Two years ago, at Davos, the annual summit of great technological and economic minds, a media scion of one of the most powerful journalistic voices in the world was demanding answers from Facebook’s co-founder, Mark Zuckerberg.
“He said, Mark, how do we get a community like you? Tell me how!” remembered Jeff Jarvis, the “Web guru” and preacher of New Media gospel, who was speaking at Personal Democracy Forum yesterday. (Mr. Jarvis declined to name the scion, so make a guess.) Mr. Jarvis, explaining why a powerful media person would go to a kid for such advice, wrote in a blog post after the event that Mr. Zuckerberg was the kid “who understands this new world in his soul; it’s not the money that should make the moguls jealous but that understanding.”
“You can’t,” was Mr. Zuckerberg’s answer. “Full-on geek stare,” Mr. Jarvis described to the PDF crowd. “Communities already exist without you,” Mr. Jarvis explained. The question you should be asking is, how do you help them do what they want to do better? Mr. Zuckerberg’s advice, according to Mr. Jarvis, is to “bring them elegant organization,” he said. “If you think about it, that’s what government is there for,”
said Mr. Jarvis. “To help us to elegantly organize our communities, our societies, our needs and our lives.”
This was the crux of Mr. Jarvis’ discussion on how following examples like Wikipedia and Craigslist can help make government more collaborative and participatory.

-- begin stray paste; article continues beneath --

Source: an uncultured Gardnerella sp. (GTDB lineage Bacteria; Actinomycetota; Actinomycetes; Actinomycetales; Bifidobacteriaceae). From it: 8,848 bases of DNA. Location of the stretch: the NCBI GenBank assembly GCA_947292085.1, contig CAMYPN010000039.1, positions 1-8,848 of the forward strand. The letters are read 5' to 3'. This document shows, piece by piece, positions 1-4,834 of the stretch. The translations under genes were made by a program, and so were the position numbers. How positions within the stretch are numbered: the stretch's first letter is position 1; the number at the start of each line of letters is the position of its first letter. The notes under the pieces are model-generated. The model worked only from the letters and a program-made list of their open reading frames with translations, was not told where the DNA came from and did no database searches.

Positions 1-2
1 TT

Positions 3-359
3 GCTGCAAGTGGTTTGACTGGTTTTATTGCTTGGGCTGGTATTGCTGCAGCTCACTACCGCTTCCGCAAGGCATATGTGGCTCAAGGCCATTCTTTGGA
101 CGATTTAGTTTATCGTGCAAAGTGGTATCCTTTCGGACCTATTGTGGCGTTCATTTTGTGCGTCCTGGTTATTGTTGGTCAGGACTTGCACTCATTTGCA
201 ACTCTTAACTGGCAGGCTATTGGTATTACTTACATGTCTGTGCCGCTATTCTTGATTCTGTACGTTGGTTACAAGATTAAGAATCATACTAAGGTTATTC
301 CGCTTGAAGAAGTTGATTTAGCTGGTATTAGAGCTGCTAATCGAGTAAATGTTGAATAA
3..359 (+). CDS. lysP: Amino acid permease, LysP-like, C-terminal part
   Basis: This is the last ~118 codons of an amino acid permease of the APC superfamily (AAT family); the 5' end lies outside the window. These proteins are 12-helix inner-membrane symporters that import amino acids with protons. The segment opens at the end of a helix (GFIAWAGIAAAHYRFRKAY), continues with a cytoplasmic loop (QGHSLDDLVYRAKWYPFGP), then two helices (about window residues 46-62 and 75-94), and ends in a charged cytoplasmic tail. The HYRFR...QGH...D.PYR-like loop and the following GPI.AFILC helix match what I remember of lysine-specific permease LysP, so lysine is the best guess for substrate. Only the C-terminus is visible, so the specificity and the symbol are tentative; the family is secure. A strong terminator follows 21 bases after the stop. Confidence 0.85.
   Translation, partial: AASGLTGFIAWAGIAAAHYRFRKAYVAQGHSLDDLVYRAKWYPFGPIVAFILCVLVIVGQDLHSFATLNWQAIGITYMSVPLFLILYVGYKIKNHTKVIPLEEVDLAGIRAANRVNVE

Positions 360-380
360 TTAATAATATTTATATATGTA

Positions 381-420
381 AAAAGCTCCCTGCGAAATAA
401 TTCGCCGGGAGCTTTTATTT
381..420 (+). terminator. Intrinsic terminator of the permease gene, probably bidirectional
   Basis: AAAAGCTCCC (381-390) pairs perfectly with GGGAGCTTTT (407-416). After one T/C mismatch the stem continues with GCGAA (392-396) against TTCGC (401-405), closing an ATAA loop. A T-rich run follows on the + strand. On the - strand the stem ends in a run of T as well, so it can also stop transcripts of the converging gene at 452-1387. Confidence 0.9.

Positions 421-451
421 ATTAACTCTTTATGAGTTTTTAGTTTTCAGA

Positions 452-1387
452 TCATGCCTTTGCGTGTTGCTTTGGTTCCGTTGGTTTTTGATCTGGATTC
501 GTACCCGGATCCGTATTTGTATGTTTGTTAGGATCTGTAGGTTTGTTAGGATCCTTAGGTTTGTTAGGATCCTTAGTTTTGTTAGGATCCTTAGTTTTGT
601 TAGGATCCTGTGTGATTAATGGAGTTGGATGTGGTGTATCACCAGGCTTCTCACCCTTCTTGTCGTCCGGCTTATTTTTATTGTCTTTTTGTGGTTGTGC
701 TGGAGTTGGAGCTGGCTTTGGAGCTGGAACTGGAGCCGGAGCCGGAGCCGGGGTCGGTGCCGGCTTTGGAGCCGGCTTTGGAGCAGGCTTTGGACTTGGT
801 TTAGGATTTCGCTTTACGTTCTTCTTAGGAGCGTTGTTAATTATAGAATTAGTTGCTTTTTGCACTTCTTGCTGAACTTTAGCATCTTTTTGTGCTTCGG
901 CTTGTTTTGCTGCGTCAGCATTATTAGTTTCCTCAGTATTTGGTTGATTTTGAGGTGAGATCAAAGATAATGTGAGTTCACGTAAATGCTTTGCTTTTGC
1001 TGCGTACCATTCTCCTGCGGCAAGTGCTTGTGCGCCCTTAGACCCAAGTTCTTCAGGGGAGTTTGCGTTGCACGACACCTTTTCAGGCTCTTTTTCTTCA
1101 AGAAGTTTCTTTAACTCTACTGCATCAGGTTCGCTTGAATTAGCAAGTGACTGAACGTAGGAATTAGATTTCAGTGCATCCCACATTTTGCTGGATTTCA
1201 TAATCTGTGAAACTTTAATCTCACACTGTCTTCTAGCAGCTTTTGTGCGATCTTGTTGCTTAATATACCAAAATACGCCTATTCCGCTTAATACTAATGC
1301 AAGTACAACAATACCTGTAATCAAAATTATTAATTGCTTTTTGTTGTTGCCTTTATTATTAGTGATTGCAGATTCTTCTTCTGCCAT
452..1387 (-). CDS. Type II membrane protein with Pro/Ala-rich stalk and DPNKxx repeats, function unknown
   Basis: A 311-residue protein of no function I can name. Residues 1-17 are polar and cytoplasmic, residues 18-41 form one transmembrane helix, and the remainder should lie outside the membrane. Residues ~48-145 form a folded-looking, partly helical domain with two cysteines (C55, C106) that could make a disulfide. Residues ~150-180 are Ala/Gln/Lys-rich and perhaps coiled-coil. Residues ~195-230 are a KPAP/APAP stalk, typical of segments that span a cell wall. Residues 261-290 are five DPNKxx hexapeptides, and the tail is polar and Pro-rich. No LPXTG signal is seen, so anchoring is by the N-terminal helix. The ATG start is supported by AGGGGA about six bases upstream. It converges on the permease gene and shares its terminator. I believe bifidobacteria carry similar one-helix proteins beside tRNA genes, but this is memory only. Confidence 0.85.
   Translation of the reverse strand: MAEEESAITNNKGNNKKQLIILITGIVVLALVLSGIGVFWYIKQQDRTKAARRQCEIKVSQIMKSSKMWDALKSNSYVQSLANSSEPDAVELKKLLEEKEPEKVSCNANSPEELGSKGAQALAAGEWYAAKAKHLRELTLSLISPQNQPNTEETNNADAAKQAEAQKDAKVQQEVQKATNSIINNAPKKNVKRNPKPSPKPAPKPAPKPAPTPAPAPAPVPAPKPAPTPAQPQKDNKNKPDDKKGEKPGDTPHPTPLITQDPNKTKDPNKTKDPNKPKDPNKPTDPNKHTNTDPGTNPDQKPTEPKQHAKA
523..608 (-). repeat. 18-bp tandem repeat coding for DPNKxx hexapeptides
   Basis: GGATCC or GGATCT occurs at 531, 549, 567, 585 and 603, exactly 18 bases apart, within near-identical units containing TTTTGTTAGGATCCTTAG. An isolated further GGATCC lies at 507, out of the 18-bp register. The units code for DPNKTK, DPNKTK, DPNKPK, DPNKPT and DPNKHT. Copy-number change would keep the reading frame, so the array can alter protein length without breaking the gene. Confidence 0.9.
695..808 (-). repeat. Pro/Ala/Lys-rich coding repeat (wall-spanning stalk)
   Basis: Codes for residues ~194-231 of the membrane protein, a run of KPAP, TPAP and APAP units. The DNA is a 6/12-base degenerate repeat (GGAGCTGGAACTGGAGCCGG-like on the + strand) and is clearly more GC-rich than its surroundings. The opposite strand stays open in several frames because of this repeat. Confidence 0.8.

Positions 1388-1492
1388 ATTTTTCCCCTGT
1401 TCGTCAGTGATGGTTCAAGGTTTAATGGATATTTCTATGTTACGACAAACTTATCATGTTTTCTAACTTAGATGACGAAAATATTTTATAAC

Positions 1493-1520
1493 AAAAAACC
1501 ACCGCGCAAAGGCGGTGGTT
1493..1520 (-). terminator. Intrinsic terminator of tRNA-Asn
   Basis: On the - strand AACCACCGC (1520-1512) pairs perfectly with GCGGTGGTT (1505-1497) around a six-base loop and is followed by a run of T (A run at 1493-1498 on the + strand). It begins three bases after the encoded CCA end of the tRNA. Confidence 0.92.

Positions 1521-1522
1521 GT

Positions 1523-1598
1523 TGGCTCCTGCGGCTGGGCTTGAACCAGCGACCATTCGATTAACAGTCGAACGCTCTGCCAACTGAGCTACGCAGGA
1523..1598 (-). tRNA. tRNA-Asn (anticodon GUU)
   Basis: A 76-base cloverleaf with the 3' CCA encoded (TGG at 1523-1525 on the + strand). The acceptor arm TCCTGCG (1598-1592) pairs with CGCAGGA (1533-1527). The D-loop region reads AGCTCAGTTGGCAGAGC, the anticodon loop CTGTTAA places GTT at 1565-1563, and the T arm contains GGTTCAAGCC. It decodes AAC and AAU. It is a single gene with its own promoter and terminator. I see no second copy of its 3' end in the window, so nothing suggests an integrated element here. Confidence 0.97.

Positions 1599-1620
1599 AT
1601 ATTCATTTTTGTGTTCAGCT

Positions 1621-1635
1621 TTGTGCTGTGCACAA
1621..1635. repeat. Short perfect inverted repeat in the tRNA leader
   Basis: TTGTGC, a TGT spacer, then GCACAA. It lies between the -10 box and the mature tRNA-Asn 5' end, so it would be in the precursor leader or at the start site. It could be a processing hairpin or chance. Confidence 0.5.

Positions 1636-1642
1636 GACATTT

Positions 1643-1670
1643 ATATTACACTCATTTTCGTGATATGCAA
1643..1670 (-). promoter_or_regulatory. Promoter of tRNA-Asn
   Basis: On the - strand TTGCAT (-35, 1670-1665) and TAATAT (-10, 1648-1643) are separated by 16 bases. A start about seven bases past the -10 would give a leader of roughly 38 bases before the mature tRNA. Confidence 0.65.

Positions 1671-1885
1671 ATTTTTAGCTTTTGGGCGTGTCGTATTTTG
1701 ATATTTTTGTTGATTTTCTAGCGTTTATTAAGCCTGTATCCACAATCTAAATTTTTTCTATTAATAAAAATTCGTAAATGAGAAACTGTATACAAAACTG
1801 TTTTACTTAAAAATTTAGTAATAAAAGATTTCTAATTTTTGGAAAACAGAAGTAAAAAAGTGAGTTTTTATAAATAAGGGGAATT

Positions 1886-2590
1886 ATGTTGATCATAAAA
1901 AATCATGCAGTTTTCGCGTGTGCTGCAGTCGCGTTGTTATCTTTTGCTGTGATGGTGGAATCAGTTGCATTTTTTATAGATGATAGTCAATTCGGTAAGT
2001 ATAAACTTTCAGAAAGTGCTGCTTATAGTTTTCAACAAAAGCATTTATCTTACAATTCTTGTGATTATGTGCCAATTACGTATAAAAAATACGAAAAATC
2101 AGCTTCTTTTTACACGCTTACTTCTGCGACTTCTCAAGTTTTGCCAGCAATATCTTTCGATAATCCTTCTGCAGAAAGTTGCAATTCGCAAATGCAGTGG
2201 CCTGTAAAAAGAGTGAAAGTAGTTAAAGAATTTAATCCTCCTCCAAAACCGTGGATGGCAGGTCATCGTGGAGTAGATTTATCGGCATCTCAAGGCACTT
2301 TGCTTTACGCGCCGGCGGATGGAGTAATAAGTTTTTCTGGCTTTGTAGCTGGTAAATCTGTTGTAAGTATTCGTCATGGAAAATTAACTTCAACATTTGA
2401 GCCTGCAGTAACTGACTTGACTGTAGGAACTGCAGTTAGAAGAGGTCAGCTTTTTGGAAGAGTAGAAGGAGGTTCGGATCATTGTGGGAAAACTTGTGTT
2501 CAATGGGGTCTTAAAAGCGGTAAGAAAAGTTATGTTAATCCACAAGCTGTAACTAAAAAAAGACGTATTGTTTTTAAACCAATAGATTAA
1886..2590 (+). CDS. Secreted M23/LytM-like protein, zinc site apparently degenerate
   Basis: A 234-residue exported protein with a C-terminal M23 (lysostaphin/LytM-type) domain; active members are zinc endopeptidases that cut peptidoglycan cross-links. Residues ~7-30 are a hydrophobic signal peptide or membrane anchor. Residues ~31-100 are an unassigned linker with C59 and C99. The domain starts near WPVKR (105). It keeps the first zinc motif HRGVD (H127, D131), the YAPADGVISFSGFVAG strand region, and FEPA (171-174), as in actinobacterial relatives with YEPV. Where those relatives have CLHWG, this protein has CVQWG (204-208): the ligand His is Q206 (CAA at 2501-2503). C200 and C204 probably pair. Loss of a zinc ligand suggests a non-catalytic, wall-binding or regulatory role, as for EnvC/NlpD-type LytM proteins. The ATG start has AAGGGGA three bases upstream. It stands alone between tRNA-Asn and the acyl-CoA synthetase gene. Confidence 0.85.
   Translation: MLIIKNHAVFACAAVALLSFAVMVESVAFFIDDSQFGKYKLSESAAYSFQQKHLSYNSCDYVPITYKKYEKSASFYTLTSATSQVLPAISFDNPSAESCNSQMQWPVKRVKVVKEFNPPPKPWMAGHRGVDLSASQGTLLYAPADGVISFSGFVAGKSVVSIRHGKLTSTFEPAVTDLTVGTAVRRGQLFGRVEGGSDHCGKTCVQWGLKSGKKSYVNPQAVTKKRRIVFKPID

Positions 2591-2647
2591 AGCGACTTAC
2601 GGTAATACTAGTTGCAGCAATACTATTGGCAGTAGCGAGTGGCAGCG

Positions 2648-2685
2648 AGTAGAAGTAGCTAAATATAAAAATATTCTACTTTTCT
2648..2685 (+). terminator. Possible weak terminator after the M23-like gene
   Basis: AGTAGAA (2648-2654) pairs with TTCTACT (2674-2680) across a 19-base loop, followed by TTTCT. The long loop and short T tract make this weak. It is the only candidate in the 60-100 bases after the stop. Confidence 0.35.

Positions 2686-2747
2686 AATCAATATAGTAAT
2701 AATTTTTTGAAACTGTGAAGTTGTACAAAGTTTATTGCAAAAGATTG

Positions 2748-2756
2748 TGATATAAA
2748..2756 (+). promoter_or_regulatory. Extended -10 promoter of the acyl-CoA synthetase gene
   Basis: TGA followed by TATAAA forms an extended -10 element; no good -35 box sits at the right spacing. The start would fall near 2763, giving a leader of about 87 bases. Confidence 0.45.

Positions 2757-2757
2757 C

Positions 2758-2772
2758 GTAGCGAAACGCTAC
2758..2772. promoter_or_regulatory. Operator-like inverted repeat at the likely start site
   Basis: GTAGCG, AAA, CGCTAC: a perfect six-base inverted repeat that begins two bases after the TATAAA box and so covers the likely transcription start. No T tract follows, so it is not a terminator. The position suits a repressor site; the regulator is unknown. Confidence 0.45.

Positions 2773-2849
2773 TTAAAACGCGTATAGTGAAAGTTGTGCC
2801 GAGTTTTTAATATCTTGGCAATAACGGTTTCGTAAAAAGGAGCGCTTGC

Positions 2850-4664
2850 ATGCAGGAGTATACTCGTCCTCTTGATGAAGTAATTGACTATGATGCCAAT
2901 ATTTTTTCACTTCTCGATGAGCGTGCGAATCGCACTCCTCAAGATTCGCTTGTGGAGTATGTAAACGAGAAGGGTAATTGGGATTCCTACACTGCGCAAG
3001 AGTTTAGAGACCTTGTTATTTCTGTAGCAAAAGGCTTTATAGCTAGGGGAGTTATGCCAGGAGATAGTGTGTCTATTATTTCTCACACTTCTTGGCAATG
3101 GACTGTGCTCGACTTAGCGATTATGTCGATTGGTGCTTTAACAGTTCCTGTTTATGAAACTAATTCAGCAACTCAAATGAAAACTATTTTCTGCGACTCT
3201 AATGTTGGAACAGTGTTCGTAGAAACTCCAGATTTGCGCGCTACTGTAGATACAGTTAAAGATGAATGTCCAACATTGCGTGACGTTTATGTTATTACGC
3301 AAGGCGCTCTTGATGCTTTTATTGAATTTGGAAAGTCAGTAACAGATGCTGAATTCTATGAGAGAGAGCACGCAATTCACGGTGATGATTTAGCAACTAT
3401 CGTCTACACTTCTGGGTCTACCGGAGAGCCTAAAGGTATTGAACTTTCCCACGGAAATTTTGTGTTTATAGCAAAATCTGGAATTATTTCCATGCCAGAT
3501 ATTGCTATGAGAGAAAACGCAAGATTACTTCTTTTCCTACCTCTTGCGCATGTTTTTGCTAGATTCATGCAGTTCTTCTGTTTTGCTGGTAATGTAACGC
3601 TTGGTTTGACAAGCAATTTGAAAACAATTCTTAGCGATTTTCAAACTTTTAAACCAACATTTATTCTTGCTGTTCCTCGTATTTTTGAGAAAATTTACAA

Mr. Jarvis’ idea of a “Googley government,” as he described it, is to be truly collaborative and transparent. “We need for transparency to be the default government,” he said. “We need a government that is searchable, clickable and linkable.” The Freedom of Information Act should not need to exist, he said, because data should already be public and accessible to all citizens.
But people also need to give government the “permission to fail,” he said. “We have to find a way to help government try things, experiment, innovate, learn by failing.”
Then Mr. Jarvis decided to come out and “play Oprah” to audience members—running around the auditorium with a microphone to allow Personal Democracy Forum attendees to give ideas on what a government in the Google age might look like. “Simple,” “easy to understand,” “collaborative,” “open-source,” “throw out the cookie,” were some of the responses. Of course, Mr. Jarvis added his own comments to almost every idea, even challenging some of them, like “good design,” “rapid response” (Jarvis: “Sometimes deliberate is better”) and “get the bugs out” (“We can’t make government perfect,” Mr. Jarvis reiterated).
Toward the end of the discussion, Mr. Jarvis gave the microphone to one audience member who said: “You’re all going to write your congressmen and get them to fund all of this, right?” Right.
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